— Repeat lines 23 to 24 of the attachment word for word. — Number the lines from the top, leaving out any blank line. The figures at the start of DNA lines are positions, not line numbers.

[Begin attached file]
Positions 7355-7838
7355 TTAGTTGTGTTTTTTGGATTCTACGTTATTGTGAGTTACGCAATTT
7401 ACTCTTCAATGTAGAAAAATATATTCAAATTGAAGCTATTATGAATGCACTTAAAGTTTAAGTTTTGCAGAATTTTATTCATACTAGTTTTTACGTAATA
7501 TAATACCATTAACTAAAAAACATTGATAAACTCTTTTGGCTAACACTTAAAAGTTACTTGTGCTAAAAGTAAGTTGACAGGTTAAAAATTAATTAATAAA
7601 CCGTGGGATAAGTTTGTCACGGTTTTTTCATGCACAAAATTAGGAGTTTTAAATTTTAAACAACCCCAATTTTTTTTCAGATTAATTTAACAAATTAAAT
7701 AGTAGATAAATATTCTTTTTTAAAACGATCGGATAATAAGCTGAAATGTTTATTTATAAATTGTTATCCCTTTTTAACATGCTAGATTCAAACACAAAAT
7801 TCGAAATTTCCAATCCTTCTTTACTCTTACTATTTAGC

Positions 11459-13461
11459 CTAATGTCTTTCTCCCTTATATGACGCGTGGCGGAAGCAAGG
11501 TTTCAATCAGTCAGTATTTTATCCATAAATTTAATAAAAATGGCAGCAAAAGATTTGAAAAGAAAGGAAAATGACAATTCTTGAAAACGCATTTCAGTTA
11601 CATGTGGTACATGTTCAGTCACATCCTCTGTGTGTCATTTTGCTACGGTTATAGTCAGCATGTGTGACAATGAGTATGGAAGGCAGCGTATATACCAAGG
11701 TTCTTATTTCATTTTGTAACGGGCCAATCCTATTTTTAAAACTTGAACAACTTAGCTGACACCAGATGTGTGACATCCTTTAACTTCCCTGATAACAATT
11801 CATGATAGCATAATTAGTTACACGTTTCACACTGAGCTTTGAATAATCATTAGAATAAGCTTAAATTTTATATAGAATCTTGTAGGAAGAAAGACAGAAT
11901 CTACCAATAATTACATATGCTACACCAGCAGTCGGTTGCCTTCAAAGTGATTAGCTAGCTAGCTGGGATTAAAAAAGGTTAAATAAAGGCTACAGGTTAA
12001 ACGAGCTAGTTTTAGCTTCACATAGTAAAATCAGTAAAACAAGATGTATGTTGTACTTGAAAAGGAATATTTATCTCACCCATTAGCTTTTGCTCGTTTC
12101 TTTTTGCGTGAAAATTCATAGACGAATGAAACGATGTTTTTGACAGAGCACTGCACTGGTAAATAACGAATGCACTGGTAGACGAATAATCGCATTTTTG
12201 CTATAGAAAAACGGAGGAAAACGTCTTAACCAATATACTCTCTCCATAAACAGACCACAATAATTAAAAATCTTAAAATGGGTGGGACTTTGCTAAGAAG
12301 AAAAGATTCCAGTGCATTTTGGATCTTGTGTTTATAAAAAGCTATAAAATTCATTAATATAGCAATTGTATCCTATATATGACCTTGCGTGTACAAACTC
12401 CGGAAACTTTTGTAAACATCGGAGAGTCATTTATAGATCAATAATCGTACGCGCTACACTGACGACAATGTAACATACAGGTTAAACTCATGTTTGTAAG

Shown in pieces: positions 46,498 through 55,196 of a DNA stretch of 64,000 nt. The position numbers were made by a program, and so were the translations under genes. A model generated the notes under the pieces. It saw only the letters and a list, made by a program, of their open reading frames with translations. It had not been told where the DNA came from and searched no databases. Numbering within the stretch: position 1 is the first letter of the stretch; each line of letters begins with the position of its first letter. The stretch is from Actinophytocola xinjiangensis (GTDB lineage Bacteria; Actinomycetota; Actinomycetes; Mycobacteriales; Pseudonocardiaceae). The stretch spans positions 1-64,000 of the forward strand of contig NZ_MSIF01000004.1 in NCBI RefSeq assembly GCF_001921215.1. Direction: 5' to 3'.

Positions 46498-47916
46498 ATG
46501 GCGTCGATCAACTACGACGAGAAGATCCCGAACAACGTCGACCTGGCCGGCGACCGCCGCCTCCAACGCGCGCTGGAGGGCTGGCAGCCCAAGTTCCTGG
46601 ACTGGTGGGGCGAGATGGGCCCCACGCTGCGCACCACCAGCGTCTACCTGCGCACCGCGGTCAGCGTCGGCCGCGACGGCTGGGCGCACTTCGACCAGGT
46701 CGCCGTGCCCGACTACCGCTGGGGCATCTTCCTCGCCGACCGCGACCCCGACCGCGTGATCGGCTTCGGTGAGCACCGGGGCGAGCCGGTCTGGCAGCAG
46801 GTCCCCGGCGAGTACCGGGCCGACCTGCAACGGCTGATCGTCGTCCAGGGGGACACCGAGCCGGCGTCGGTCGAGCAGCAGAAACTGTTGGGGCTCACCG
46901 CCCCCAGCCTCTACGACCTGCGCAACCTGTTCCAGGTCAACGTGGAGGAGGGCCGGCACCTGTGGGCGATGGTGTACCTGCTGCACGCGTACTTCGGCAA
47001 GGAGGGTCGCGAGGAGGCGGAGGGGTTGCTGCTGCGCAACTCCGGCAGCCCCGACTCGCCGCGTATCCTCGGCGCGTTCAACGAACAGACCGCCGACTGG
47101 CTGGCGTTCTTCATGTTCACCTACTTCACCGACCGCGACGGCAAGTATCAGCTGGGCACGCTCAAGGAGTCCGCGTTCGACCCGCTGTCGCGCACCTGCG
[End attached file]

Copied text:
46501 GCGTCGATCAACTACGACGAGAAGATCCCGAACAACGTCGACCTGGCCGGCGACCGCCGCCTCCAACGCGCGCTGGAGGGCTGGCAGCCCAAGTTCCTGG
46601 ACTGGTGGGGCGAGATGGGCCCCACGCTGCGCACCACCAGCGTCTACCTGCGCACCGCGGTCAGCGTCGGCCGCGACGGCTGGGCGCACTTCGACCAGGT